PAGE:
Antigone starts at a time of crisis in the city of Thebes and its ruling family. The young king Eteocles has died at the hand of his brother Polyneices, who had led the attacking army. Now, following the death of Eteocles, their uncle Creon (Jocasta’s brother) has become king and has proclaimed that Eteocles shall be buried with all honor, but Polyneices shall remain unburied outside the city as a traitor. Their teenage sisters are Antigone and Ismene, also children of the incestuous marriage of Oedipus and Jocasta.
Antigone reveals herself as strong-willed, uncompromising, and idealistic: she has already made her decision to defy the proclamation. She has no fear of death. She is ready to die rather than live in dishonor since she sees it as her religious duty, in accordance with the unwritten laws of the gods, to bury her brother.
Soon after we hear from a sentry that the corpse of the “traitor” Polyneices has been given the minimum symbolic burial of a covering of dust. The sentry returns with Antigone who is utterly defiant and unbowed. She is devoted to the dead members of her family and the higher calling of the Gods, rather than to the living. Ismene, her sister, is treated with crushing contempt, and Haemon, her fiancé takes second place to her devotion to her dead brother. Given her commitments, it is understandable that very soon the ominous events take shape and, even though Haemon is Creon’s son, Creon himself is not moved.
Haemon arrives to plead with his father to change his mind. The debate becomes bitter and Creon tells Haemon that he will never marry Antigone while she is alive. Haemon replies “Then she must die – and dying destroy another” (line 751, tr. D. Grene in The complete Greek tragedies vol. II Sophocles, ed. D. Grene and R. Lattimore, Chicago University Press, 1992). This tormented young man wants to strike back and he rushes angrily from the stage, shouting to Creon that he will never set eyes upon his face again.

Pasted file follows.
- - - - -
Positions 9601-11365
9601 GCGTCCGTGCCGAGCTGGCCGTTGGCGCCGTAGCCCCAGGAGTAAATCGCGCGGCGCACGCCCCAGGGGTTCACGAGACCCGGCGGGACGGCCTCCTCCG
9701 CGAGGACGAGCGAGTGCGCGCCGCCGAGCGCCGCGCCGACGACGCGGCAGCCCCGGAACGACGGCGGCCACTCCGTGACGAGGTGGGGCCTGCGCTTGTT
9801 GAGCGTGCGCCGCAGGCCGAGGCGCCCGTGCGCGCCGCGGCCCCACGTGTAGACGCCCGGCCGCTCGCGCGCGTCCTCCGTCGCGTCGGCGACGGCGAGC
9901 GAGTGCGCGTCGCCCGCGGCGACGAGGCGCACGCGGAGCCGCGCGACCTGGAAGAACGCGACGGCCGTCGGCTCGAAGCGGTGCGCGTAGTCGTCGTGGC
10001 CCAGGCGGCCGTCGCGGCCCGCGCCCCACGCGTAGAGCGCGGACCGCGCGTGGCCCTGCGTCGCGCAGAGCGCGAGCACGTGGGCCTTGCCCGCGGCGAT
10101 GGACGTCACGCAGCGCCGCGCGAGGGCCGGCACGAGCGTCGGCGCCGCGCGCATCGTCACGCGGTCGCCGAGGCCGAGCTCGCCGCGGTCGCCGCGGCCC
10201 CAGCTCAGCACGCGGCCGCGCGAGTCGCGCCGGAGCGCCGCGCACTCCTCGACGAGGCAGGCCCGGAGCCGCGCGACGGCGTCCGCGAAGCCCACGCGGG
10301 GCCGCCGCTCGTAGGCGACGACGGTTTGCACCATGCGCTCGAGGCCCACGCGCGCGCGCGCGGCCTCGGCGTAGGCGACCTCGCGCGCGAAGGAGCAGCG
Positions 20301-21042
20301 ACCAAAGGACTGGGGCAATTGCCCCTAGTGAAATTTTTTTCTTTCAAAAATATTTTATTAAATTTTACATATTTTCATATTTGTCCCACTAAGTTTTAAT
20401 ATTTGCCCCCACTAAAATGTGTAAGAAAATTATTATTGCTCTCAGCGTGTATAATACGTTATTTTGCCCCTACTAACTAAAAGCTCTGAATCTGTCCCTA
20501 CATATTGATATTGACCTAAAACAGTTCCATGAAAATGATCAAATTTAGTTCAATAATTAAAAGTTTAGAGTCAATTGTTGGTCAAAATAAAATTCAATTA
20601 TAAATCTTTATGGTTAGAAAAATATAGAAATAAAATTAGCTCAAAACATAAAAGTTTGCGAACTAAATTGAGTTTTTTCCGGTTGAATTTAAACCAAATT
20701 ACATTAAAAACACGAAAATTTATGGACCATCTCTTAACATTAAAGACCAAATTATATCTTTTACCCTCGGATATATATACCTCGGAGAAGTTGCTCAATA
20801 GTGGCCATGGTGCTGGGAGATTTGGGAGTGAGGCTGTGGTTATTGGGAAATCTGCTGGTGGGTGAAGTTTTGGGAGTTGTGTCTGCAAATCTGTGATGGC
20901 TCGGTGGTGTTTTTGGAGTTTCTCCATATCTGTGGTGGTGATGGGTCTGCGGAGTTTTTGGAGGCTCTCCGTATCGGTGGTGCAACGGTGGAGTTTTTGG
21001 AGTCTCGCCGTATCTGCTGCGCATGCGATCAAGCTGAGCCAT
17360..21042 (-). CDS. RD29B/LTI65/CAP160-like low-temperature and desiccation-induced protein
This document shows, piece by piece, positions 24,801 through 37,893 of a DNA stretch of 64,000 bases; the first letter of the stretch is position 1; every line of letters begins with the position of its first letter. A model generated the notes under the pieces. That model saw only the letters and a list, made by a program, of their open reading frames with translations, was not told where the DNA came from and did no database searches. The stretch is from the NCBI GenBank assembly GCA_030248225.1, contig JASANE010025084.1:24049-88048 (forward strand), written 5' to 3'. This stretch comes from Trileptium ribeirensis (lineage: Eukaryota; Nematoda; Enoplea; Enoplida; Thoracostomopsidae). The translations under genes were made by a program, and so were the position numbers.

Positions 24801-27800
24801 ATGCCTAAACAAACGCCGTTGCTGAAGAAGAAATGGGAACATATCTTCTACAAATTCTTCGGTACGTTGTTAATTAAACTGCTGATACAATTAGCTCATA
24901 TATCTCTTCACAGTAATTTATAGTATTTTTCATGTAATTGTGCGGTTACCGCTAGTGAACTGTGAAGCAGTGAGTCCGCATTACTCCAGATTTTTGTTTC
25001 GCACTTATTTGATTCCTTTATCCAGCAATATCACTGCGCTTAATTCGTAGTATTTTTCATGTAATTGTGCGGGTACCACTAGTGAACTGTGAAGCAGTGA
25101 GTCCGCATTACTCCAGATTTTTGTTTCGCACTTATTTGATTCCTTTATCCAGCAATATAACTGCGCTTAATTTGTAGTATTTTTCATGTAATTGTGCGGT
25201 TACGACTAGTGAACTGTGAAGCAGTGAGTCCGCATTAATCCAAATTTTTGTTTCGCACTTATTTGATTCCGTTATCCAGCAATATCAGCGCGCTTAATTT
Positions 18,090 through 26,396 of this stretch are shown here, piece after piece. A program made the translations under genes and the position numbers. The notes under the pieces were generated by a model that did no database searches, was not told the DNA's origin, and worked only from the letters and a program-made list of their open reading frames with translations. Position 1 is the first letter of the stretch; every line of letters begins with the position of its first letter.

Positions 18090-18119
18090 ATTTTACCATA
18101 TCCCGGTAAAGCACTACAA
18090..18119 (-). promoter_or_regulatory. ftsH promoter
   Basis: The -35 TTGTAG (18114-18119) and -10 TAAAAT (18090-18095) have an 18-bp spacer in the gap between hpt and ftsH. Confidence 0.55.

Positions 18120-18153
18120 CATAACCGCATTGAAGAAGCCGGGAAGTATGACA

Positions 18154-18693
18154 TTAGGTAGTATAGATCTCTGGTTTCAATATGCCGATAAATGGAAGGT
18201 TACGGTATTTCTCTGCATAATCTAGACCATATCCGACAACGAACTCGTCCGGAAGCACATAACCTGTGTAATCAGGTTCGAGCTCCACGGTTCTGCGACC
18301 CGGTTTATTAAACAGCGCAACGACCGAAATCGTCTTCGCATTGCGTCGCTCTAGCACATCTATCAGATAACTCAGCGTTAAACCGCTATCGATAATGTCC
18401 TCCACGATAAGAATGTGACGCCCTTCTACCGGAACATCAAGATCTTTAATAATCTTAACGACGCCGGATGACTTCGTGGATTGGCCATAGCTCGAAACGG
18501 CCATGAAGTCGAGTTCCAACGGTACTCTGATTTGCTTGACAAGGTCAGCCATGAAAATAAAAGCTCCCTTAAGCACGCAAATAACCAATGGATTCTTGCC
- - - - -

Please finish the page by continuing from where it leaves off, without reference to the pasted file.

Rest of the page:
Antigone’s suicide is described by a messenger – the sentries broke in through into the burial cave and saw her hanging by the neck with a noose of silk or muslin from her own clothing. In the event, imprisoned in this cave on Creon’s orders (in effect, buried alive), she was eventually going to die by slow starvation and her suicide merely hastened an inevitable fate. However, from the start of the play, Antigone shows her readiness to die, to be with her brother and dead family and, despite his evident passion for her, her love for Haemon was a relatively slight thing compared with the pull of her unworldly emotional and spiritual ties.
Haemon’s suicide, by contrast, is more emotional, impulsive, and violent. He enters the cave, embraces Antigone’s body and, as Creon went in, calling to his son, “The boy glared at him with savage eyes, … drew his double-hilted sword …and drove it halfway in, into his ribs” (lines 1231-6). In Haemon’s final encounter with his father, we can therefore see a maelstrom of emotions any or all of which could have motivated his suicide.
The final suicide of the play, that of Haemon’s mother Eurydice, is just as tragic. She hears the fates of Antigone and Haemon, silently leaves the stage and, as Creon appears with the body of his son in his arms, another messenger brings news that Eurydice is dead, by her own hand. He describes how she killed herself, standing at the household altar and stabbing herself in the belly, and in her final words lamented the fates of both her sons (before the time of this play, her elder son Megareus had offered himself to death to save the city), cursing Creon, their father, for being the cause of both.